Born in California in 1919 to a family of immigrant tenant farmers, Sus Ito was drafted into the US Army in February 1941. After the bombing of Pearl Harbor, he was switched to civilian duty while his family was sent to live at Rohwer concentration camp in Arkansas. In the spring of 1943, he was selected to join the 442nd Regimental Combat Team (RCT), 522nd Field Artillery Battalion. Ito went on to serve in all of the 442nd’s campaigns in Italy, France, and Germany, eventually rising to the rank of lieutenant. His tour of duty included high-profile historical events such as the rescue of the Lost Battalion and the liberation of a subcamp of Dachau.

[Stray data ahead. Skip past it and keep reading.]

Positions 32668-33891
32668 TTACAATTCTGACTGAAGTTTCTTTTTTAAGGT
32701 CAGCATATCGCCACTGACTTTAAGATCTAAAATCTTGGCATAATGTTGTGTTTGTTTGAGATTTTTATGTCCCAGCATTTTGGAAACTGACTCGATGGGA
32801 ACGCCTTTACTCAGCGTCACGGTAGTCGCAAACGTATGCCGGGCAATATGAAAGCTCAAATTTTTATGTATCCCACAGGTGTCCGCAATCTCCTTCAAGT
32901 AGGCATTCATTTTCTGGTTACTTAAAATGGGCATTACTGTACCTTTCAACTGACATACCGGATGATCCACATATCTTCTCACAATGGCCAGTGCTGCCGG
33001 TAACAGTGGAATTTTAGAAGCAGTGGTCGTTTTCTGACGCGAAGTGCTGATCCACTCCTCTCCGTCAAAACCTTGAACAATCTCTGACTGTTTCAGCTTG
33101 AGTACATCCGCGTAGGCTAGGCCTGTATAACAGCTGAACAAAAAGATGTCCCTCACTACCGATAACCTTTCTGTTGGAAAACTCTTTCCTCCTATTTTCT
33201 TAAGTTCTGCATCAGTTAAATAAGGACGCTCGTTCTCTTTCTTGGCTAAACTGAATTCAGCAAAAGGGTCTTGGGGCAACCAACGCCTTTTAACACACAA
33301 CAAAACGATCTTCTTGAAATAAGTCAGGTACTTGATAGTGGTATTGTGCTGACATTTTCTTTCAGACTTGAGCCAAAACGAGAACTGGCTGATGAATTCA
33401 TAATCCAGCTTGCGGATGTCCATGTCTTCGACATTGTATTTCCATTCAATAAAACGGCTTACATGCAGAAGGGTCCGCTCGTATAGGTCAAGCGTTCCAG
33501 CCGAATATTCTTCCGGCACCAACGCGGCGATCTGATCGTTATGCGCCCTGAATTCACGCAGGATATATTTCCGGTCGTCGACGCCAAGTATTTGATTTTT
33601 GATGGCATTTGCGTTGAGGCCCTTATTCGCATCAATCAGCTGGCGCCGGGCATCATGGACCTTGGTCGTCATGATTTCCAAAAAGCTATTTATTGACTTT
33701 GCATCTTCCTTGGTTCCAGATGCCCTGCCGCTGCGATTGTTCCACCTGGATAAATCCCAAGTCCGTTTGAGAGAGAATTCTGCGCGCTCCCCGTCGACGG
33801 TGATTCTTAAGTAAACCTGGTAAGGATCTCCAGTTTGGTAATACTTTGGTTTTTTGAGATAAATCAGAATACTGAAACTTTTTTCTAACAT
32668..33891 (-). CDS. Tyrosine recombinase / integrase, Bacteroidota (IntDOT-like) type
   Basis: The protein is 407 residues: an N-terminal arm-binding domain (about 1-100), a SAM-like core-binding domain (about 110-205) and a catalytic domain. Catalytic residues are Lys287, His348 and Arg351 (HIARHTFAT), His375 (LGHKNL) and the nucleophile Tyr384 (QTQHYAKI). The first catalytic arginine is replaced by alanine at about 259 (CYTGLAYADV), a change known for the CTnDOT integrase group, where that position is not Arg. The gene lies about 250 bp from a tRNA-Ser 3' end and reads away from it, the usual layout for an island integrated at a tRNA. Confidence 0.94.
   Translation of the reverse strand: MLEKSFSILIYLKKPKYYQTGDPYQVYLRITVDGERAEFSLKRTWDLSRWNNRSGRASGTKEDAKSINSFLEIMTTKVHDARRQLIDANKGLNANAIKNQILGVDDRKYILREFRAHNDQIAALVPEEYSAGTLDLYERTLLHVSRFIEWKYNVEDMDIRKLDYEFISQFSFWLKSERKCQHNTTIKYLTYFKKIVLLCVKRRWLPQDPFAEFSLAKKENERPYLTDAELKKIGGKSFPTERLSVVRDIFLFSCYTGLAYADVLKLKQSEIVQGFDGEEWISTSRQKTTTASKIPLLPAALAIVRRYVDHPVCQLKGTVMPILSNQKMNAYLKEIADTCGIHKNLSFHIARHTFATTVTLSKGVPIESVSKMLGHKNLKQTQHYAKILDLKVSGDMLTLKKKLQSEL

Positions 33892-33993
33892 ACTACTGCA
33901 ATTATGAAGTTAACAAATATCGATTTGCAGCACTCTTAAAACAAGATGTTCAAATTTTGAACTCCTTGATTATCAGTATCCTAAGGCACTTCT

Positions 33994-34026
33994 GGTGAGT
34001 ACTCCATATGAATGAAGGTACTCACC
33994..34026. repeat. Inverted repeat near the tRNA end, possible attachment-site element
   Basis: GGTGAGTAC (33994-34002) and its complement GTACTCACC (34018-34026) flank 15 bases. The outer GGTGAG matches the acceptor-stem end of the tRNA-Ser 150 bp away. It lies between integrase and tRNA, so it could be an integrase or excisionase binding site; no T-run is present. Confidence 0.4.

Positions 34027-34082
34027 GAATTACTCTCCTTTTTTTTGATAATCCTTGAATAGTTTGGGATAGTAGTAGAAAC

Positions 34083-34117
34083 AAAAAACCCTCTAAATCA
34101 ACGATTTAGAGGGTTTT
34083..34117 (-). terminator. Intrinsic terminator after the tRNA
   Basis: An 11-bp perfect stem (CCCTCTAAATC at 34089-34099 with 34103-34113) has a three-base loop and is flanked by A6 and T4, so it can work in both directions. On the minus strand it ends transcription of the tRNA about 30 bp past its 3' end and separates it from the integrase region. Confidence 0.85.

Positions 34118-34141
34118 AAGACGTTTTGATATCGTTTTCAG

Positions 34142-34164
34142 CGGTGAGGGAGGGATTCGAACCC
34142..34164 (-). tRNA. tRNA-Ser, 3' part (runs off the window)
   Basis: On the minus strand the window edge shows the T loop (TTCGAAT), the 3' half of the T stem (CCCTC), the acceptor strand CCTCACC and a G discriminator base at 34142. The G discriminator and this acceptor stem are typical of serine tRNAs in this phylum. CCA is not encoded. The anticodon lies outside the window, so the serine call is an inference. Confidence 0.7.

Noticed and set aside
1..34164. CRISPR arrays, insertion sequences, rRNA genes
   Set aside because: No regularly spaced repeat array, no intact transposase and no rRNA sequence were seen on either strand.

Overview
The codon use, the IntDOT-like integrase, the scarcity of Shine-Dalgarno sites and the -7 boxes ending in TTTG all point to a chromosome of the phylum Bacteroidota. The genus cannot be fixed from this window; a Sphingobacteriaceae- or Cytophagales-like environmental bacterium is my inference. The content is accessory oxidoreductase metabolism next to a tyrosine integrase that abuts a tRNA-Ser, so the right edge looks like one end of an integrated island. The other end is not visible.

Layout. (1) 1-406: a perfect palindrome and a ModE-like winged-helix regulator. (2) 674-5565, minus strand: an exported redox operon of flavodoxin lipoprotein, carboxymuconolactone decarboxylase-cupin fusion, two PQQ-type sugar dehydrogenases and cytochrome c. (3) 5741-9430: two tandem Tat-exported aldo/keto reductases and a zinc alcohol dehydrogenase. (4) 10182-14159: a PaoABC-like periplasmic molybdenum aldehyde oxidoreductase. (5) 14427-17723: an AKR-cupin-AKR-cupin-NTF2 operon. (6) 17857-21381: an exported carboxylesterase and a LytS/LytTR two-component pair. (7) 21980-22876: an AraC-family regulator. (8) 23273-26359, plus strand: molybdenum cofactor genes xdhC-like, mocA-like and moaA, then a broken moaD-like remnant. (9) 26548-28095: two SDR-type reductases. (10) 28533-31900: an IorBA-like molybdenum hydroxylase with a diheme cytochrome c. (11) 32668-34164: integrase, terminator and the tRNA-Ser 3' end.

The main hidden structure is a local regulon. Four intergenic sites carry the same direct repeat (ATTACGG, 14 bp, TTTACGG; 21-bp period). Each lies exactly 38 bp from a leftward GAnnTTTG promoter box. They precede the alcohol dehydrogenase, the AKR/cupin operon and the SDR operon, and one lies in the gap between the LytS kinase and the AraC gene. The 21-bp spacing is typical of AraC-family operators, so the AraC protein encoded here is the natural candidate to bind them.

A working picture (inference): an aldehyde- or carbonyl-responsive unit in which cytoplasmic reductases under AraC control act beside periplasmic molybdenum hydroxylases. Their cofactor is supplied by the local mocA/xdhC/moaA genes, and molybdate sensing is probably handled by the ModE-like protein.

During his time in Europe, Ito kept three things with him: a small Bible, a senninbari (Japanese 1000-stitch cloth belt traditionally given to soldiers who are going to war) made by his mother at Rohwer, and a 35mm Agfa camera. He took thousands of photographs documenting his life in the military and went to great lengths to preserve the negatives, even having some of them developed at villages he was stationed at along the way. Ito’s vast archive of images taken while on duty during World War II gives a rare and breathtaking look at daily life within the 522nd Field Artillery Battalion of the celebrated all-Japanese American 442nd RCT.